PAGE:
Sadly, many people think pastors are experts on everything. Little do they know that many pastors aren’t even experts on the Bible, let alone anything else. Many Evangelical colleges have turned their pastor-training programs into business and marketing programs. Actual training in the fundamentals of the ministry and the Bible is often quite limited. Many pastors-in-training will graduate from college without ever having studied most of the books of the Bible (and OT or NT survey classes don’t count). Many Evangelical pastors-in-training only take one or two counseling classes. Yet, because they have taken these classes, these pastors think they are qualified to be counselors. They may not be counselors, but they did stay at a Holiday Inn, right?  I know several pastors who got counseling degrees from Christian mail-order diploma mills (along with other advanced degrees, including doctorates). (Please see IFB Doctorates: Doctor, Doctor, Doctor, Everyone’s a Doctor) They proudly let everyone know that they have a degree in counseling and are qualified to counsel all comers, yet truth be told, they are as ignorant as backwoods moonshiners.

Over the years, I counseled hundreds of people. Not one time did I tell people that they needed to see a medical professional or a psychologist. I firmly believed the Bible had all the answers. My judgment was further clouded by the fact that my mother was mentally ill, was on all kinds of drugs, was treated by psychiatrists, and attempted suicide numerous times before eventually killing herself at age 54. (Please see Barbara) I considered psychologists and psychiatrists to be enablers who encouraged people to continue in their sin.

In the late 1980s, I was visiting with a fellow pastor in his office when a severely agitated young man came into the office. The man was either high on drugs or mentally disturbed. I thought my pastor friend would try to calm the man down and offer him some Biblical counsel. Instead, he told the man that he needed medical help. My pastor friend took him to the hospital in Zanesville and dropped him off. I was shocked that he did this. When I questioned him, he told me that he was unqualified to help the man. He was the first pastor I ever heard say such a thing. I now know he was right.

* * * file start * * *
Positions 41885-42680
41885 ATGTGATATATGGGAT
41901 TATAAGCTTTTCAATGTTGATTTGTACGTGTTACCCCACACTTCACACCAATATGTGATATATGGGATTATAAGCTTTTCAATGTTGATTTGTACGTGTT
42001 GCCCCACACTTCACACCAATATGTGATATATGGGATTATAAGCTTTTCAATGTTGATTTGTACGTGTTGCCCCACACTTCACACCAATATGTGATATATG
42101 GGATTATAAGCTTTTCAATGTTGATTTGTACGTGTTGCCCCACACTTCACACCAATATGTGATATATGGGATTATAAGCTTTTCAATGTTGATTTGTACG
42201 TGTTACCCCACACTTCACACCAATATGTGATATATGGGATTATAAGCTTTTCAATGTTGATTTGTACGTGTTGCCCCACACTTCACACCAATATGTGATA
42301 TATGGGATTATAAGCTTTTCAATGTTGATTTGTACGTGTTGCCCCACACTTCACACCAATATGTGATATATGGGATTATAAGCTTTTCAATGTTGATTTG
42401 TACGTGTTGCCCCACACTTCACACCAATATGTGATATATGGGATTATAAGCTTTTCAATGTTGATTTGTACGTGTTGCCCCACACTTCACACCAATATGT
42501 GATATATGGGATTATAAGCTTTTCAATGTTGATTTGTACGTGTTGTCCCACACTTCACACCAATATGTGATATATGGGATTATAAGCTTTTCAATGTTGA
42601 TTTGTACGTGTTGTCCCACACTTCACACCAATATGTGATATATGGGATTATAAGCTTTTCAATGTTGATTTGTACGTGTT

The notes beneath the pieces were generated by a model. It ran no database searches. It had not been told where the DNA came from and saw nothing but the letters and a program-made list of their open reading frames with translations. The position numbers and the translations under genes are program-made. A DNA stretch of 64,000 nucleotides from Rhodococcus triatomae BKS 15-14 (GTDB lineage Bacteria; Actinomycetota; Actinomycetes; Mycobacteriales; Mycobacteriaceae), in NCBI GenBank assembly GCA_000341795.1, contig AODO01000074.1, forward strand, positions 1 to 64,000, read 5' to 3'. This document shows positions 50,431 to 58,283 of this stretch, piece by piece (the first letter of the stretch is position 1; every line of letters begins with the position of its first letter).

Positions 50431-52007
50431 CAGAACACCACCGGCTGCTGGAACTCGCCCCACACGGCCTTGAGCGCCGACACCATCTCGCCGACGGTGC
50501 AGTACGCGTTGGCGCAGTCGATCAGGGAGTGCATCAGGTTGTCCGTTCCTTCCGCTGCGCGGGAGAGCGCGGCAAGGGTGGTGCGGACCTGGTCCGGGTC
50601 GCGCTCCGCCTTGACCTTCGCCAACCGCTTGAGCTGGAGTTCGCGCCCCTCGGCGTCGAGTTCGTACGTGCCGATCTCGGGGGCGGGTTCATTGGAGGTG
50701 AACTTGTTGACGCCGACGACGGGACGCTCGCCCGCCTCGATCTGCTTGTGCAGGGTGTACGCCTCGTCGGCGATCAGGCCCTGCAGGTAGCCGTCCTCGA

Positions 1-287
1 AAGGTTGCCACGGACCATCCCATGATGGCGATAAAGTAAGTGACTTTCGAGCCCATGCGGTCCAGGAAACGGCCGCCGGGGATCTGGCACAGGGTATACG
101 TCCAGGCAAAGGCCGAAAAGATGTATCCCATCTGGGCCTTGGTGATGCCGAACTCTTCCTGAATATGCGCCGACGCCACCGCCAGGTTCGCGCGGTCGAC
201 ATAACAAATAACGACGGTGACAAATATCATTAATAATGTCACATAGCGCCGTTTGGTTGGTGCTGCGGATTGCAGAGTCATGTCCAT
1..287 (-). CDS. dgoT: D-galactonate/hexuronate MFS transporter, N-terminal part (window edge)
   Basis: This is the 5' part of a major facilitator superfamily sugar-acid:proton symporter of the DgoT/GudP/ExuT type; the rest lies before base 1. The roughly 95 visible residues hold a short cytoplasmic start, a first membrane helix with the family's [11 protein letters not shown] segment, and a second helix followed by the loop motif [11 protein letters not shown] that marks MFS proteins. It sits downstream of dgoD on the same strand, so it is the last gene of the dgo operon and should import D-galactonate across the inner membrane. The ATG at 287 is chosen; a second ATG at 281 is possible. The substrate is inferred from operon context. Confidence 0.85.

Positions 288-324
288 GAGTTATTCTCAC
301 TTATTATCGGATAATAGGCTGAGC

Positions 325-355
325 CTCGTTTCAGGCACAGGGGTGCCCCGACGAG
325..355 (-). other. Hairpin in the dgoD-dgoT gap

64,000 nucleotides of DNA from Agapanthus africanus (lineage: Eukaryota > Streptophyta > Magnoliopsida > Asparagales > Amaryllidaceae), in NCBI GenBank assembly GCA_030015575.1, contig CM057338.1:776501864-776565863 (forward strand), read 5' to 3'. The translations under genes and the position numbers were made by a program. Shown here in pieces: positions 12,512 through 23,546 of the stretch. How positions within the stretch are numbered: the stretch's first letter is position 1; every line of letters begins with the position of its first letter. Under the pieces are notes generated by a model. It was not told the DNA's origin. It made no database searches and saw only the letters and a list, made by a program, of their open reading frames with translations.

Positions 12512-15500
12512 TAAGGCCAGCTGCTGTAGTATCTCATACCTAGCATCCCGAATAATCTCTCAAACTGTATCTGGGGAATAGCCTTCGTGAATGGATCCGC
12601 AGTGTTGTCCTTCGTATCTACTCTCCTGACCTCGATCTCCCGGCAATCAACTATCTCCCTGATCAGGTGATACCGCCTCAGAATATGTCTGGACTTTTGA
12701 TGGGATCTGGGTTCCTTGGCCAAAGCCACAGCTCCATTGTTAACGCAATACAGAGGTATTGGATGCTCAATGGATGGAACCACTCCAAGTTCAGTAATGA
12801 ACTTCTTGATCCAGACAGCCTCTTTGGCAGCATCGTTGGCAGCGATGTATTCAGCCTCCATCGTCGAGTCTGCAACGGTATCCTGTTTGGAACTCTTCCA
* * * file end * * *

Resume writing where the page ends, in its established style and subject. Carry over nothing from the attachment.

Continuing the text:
I did have two members who ended up seeking treatment at a stress center. I had tried to help them, and when I couldn’t, they had sense enough to seek out competent help. Both of these women stopped going to church after they got out of the stress center. At the time, I saw this as an example of what happens when you go to the “world” for help. I now know that these women learned for themselves that the Bible was not the answer to their problems.

Most of the people I counseled learned to play the game that long-time Evangelicals are experts at playing; they learn to pretend. The Bible, God, praying, confession, and self-denial, are of little help to them; they can’t seek help outside the church, so they learn to fake having the “victory.” This leads them to live schizophrenic lives. Sadly, the person’s spouse, parent, or children know that their loved one doesn’t have the “victory” because, at home, that person can’t or won’t hide his or her mental health problems. It is one thing to pretend for an hour or two on Sundays, but rarely can a person pretend every hour of every day.

I spent most of my adult life playing the pretend game. I struggled with depression, perfectionism, and OCPD, and while I could hide it while at church, it was impossible to hide it at home. My wife and children suffered because I couldn’t get the “victory” over sin, the flesh, or whatever else the Bible and preachers said was “wrong” with me. I lived this way until 2010, when I finally decided that I needed to see a counselor. Next to marrying Polly, it was the single most important decision I ever made.

The psychologist I see has not “cured” me, but he does help me deal with depression and the mental and emotional struggles I have as a result of being chronically ill and in constant pain. I consider him to be a lifesaver. He has helped me to embrace my life as it is, and he has also helped me come to terms with my religious past. I know that I can talk to him about anything. He listens and then tries to constructively help me. Sometimes, he listens and says nothing. He knows that sometimes the help I need is just having someone to talk to. He doesn’t view me as a problem that needs fixing, and he allows me the space to be my authentic self. If I have learned one thing in counseling, it is who Bruce Gerencser really is. Before this could happen, layer after layer of religious belief and thinking had to be peeled away. At the heart of my difficulties was Evangelicalism and the Bible, and they had to be confronted head-on. Even now, as an atheist, my religious past and the beliefs I once held affect how I think and reason. I now realize that the scars of my religious past will always be there. The longer I live without religion and the Bible, the easier it becomes, but these things can, when I least expect it, come to the forefront and cause emotional and mental problems.

I know that some readers of this blog have similar pasts and are all too familiar with pastoral counseling and how the Bible is not the answer for whatever ails a person. If you are able to do so, please share your thoughts in the comment section. I know that others will be helped by you sharing your story.

About Bruce Gerencser

Bruce Gerencser, 62, lives in rural Northwest Ohio with his wife of 41 years. He and his wife have six grown children and twelve grandchildren. Bruce pastored Evangelical churches for twenty-five years in Ohio, Texas, and Michigan. Bruce left the ministry in 2005, and in 2008 he left Christianity. Bruce is now a humanist and an atheist. For more information about Bruce, please read the About page.

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Bruce Gerencser